Is Japan our future?

Wednesday, 24 July 2019
Melbourne, Australia
By Selva Freigedo

  • Japan is dying…
  • We may have good demographics, but…
  • It’s not all doom and gloom

Real estate is an imperishable asset, ever increasing in value. It is the most solid security that human ingenuity has devised. It is the basis of all security and about the only indestructible security.

Russell Sage

You can’t lose money investing in real estate. It’s likely you have heard this often.

But people in Japan probably don’t see it the same way.

You see, back in the 1980s, Japan went through a period of record low interest rates that fuelled an asset bubble to record highs. It pushed the stock market and real estate prices to record highs…only to collapse in 1992.

Needless to say, the effects were devastating.

According to Richard Koo from Nomura Research Institute in Tokyo, the crash wiped out three-times more wealth than one of the worst crashes in history, the 1929 Great Depression.

And then came years of deflation.

So much so that Japan is now known as the country of the lost decades and the real estate market has yet to recover.

More on this after the markets…


Overnight, the Dow Jones Industrial Average closed 177.29 point higher, or 0.65%.

The S&P 500 gained 20.44 points, or 0.68%.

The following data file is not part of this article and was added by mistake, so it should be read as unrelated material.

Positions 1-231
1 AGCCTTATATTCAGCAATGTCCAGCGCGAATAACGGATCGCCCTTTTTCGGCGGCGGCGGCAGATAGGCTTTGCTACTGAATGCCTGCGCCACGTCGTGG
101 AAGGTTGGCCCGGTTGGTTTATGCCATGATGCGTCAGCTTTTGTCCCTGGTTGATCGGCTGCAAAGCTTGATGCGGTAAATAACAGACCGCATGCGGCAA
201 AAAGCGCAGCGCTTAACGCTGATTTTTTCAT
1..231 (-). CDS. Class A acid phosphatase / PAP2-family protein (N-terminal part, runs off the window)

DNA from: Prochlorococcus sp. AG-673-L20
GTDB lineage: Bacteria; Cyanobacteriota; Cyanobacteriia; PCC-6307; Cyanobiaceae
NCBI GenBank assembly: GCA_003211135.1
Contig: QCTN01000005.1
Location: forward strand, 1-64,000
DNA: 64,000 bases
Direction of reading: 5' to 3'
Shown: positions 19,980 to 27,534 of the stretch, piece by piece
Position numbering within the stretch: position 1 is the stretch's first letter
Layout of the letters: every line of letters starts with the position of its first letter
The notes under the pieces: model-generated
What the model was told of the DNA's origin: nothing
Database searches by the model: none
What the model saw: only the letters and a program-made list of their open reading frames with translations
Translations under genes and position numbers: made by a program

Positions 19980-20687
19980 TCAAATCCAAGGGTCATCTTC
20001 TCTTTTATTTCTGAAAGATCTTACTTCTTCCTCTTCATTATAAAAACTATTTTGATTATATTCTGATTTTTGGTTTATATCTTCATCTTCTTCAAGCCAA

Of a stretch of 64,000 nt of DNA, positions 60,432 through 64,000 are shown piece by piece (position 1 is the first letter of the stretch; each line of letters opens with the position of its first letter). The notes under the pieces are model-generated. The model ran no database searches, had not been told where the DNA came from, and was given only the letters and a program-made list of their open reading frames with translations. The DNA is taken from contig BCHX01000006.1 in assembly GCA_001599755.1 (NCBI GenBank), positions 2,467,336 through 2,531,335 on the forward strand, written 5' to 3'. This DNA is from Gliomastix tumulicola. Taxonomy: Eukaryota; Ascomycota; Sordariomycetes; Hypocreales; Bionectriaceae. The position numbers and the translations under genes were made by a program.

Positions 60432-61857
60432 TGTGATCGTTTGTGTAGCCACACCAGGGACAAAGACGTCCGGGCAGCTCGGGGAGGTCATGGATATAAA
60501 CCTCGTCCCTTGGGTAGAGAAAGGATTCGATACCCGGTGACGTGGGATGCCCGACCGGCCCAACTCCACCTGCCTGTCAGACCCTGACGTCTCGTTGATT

In Europe, the Euro Stoxx 50 index finished up 42.95 points, or 1.23%. Meanwhile, the FTSE 100 was up 0.56%, and Germany’s DAX closed up 201.34 points, or 1.64%.

In Asian markets, Japan’s Nikkei 225 is up 107.99 points, or 0.50%. China’s CSI 300 is up 1.03%.

In Australia, the S&P/ASX 200 is up 50.37 points, or 0.75%.

On the commodities markets, West Texas Intermediate crude oil is US$56.99 per barrel. Brent crude is US$63.97 per barrel.

Turning to gold, the yellow metal is trading for US$1,421.50 (AU$2,026.10) per troy ounce. Silver is US$16.49 (AU$23.50) per troy ounce.

One bitcoin is worth US$9,662.36.

The Aussie dollar is worth 69.80 US cents.

Japan is dying…

Japan went through a boom and then bust in real estate. And as you can see below, prices haven’t recovered to the bubble levels.

chart image
Click to enlarge

They may never recover, because of demographics.

Japan is ageing and the population is shrinking. People are getting older and dying faster than children are being born.

The trend is getting worse, too.  

As The Nippon points out, Japan’s latest Housing and Land survey showed that the number of empty homes has increased by 3.2% between 2013 and 2018. 13.6% of all homes in Japan are now empty. Many of them abandoned by owners.

The importance of demographic trends and the effects on economics is something Harry Dent talks about often in his Boom & Bust Letter.

Here is how Harry described Japan’s predicament in the latest Boom & Bust monthly issue:  

Today, swaths of communities in Japan stand like ghost towns, and the situation will only get worse because the country is dying. There are more people dying from old age than younger ones buying homes. The most recent numbers we have are from 2017, but rest assured things have only gotten worse: the country’s population growth is -0.21% per year with only 7.7 births per 1,000 people and 9.8 deaths per 1,000 people!

And when someone dies, what happens to their home? It hits the market as an estate sale, where price isn’t as important as just offloading it to wrap everything up neatly. Supply outpaces demand. Prices stay depressed at best, go lower at worst.

Japan has more homes than people, and Japan’s demand for homes has gone negative.